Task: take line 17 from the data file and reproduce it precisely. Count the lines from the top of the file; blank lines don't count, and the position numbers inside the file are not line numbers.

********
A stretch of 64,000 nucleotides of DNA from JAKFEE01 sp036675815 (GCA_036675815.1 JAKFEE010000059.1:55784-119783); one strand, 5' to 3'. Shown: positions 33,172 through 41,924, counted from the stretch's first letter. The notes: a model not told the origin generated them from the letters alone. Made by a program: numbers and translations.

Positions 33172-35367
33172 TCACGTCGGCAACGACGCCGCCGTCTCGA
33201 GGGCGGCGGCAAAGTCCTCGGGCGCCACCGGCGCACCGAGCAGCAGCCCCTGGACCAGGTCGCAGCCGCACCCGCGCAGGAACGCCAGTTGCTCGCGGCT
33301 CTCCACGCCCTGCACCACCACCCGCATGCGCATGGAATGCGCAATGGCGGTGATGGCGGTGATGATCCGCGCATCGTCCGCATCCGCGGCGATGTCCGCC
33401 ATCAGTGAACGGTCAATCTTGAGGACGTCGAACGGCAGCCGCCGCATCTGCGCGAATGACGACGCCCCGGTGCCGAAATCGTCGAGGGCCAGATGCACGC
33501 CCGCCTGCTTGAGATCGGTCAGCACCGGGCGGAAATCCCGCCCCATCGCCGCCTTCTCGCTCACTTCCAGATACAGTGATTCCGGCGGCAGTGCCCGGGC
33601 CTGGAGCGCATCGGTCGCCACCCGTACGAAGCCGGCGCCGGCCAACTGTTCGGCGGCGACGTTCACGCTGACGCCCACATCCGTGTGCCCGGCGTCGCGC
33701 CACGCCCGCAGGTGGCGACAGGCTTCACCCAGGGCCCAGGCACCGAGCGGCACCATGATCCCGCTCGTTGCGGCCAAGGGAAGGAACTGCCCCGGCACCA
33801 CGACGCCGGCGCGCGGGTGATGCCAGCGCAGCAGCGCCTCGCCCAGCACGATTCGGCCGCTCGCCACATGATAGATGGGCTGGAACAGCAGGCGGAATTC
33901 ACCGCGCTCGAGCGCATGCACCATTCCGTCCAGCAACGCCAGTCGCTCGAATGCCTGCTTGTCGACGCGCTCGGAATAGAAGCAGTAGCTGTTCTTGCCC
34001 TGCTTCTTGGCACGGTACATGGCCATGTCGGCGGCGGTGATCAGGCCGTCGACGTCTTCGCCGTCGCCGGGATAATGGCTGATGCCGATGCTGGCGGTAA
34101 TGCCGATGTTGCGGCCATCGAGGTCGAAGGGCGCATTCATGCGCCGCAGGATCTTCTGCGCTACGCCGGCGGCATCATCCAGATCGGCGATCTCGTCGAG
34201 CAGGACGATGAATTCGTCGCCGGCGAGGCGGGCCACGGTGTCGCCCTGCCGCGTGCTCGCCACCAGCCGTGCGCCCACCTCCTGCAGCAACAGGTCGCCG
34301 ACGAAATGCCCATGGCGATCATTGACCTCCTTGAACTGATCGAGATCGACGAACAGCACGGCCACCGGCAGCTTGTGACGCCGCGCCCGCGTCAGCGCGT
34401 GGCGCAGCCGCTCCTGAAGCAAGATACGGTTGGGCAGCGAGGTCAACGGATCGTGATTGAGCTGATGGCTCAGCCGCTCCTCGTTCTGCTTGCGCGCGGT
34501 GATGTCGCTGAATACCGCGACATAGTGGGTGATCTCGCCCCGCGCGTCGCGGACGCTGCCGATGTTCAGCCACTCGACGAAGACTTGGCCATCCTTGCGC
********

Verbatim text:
34501 GATGTCGCTGAATACCGCGACATAGTGGGTGATCTCGCCCCGCGCGTCGCGGACGCTGCCGATGTTCAGCCACTCGACGAAGACTTGGCCATCCTTGCGC